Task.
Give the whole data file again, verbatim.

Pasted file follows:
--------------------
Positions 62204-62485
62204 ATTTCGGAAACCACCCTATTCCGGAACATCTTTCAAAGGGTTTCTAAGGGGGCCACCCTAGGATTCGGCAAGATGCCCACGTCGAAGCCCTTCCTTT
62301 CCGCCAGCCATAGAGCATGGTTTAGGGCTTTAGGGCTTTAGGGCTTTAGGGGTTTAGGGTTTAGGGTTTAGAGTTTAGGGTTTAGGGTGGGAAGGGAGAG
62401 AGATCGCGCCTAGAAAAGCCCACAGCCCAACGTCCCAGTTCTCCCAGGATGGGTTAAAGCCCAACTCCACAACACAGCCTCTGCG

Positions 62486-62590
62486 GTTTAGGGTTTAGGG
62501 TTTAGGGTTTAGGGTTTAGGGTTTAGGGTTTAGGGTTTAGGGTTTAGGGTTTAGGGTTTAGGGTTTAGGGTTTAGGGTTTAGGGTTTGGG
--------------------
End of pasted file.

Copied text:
Positions 62204-62485
62204 ATTTCGGAAACCACCCTATTCCGGAACATCTTTCAAAGGGTTTCTAAGGGGGCCACCCTAGGATTCGGCAAGATGCCCACGTCGAAGCCCTTCCTTT
62301 CCGCCAGCCATAGAGCATGGTTTAGGGCTTTAGGGCTTTAGGGCTTTAGGGGTTTAGGGTTTAGGGTTTAGAGTTTAGGGTTTAGGGTGGGAAGGGAGAG
62401 AGATCGCGCCTAGAAAAGCCCACAGCCCAACGTCCCAGTTCTCCCAGGATGGGTTAAAGCCCAACTCCACAACACAGCCTCTGCG

Positions 62486-62590
62486 GTTTAGGGTTTAGGG
62501 TTTAGGGTTTAGGGTTTAGGGTTTAGGGTTTAGGGTTTAGGGTTTAGGGTTTAGGGTTTAGGGTTTAGGGTTTAGGGTTTAGGGTTTGGG